Indian data suggests runaway COVID infections as deaths hit daily record

New variant has fuelled a surge of up to more than 400,000 new infections a day


Reuters May 20, 2021
Passengers wearing masks wait in a queue to board a bus, after authorities eased lockdown restrictions that were imposed to slow the spread of the coronavirus disease (COVID-19), in Kolkata, India. PHOTO: REUTERS

Nearly two-thirds of people tested in India have shown exposure to COVID-19, a chain of private laboratories said on Wednesday, indicating a runaway spread of the virus as the daily death toll rose to a record 4,529.

India reported 267,334 new daily infections on Wednesday, taking its tally to 25.5 million, the world's second-highest after the United States, with a death toll of 283,248, health ministry data showed.

For months, nowhere has been hit harder than India by the pandemic, as a new variant discovered there fuelled a surge of up to more than 400,000 new infections a day.

Only the United States has had a worse single-day death toll, when it lost 5,444 people on Feb. 12, a Reuters tracker shows.

And with hospitals and crematoria overflowing and the health system overwhelmed, it is widely accepted that the official figures grossly underestimate the real impact of the epidemic, with some experts saying infections and deaths could be five to 10 times higher.

There are fears that the new, highly infectious variant is out of control and that many cases are going unreported because of lack of testing, particularly in the vast countryside.

Data from Thyrocare, a chain of private laboratories, appeared to back up those fears, showing that 63.5% of people tested positive for COVID-19 antibodies on average over the last seven days, up from 45% a month ago.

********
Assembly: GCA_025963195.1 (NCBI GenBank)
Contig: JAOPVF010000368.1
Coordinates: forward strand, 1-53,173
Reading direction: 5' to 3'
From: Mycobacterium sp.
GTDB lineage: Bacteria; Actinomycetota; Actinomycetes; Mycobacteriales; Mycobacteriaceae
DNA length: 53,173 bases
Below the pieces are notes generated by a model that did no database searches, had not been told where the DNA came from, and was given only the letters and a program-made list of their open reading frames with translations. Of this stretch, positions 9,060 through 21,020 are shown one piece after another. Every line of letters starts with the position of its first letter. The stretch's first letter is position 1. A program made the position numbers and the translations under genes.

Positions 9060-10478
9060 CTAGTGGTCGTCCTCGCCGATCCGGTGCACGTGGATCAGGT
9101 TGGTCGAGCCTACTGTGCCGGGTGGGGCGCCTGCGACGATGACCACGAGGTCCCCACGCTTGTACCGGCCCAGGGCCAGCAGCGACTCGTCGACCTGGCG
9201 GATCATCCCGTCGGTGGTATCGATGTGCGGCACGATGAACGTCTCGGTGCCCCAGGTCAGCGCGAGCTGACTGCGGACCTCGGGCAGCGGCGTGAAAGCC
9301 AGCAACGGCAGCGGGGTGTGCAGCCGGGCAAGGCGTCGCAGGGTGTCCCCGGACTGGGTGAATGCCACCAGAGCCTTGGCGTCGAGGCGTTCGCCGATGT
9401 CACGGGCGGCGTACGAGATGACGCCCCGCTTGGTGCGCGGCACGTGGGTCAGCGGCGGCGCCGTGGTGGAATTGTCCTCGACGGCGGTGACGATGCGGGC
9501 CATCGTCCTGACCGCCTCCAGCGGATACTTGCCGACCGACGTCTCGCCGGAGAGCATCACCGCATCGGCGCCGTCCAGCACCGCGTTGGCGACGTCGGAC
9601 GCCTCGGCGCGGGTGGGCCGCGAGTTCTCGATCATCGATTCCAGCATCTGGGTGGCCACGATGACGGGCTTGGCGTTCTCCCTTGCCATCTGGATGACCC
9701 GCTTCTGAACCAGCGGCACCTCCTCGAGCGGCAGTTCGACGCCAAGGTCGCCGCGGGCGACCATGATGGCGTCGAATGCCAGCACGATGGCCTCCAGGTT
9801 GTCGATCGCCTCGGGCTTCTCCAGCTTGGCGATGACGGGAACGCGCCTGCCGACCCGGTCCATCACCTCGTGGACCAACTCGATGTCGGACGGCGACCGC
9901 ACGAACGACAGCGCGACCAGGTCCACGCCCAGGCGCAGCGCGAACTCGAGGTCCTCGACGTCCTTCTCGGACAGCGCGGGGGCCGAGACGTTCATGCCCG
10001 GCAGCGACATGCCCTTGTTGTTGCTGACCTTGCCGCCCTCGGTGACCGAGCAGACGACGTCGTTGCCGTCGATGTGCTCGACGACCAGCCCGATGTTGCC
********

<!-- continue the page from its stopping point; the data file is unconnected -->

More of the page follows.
Read more: Nepal, Bangladesh scramble to secure Covid-19 shots as India curbs exports

The data from 25 states included individuals infected in the past, vaccinated, uninfected and those who had not been vaccinated, the company's Chief Executive Arokiaswamy Velumani said on Twitter.

Criticism of Prime Minster Narendra Modi has been rising but M. Govinda Rao, a former member of the Economic Advisory Council to the Prime Minister, said the rate at which the virus was spreading had caught everyone by surprise.

"The unprecedented speed at which the second wave of the pandemic spread completely took the (state) governments as well as the people off guard," Rao told the Hindu newspaper.

FEW TESTS IN THE HINTERLAND

Daily testing hit a record 2 million on Tuesday, figures from the state-run Indian Council of Medical Research showed.

But that still falls short of India's claimed daily testing capacity of 3.3 million, said Rijo M John, a professor at the Rajagiri College of Social Sciences in the southern city of Kochi.

John also questioned how useful the results of the tests were.

"Many of these tests are being deployed in urban centres, where cases may have peaked and so it doesn't serve much purpose," John said.

"It's time they were diverted to more rural areas, but I doubt that is being done."

Modi's approval has fallen to a new low, two surveys showed.

Polling agency CVOTER found that for the first time in the seven years Modi has been in office there were more people expressing dissatisfaction with his government's performance than satisfaction.

Hospitals have had to turn patients away while mortuaries and crematoria have been unable to cope with bodies piling up.

Photographs and television images of funeral pyres burning in parking lots and corpses washing up on the banks of the Ganges river have fuelled impatience with the government.

India is the world's largest vaccine maker, but criticism has also mounted over its slow vaccination campaign, plagued by a lack of supplies.

The government said about 98% of the population of 1.3 billion remained susceptible to infection.

India halted vaccine exports a month ago after donating or selling more than 66 million doses, and government sources told Reuters it was unlikely to resume major exports of vaccines until at least October as it prioritises domestic needs.

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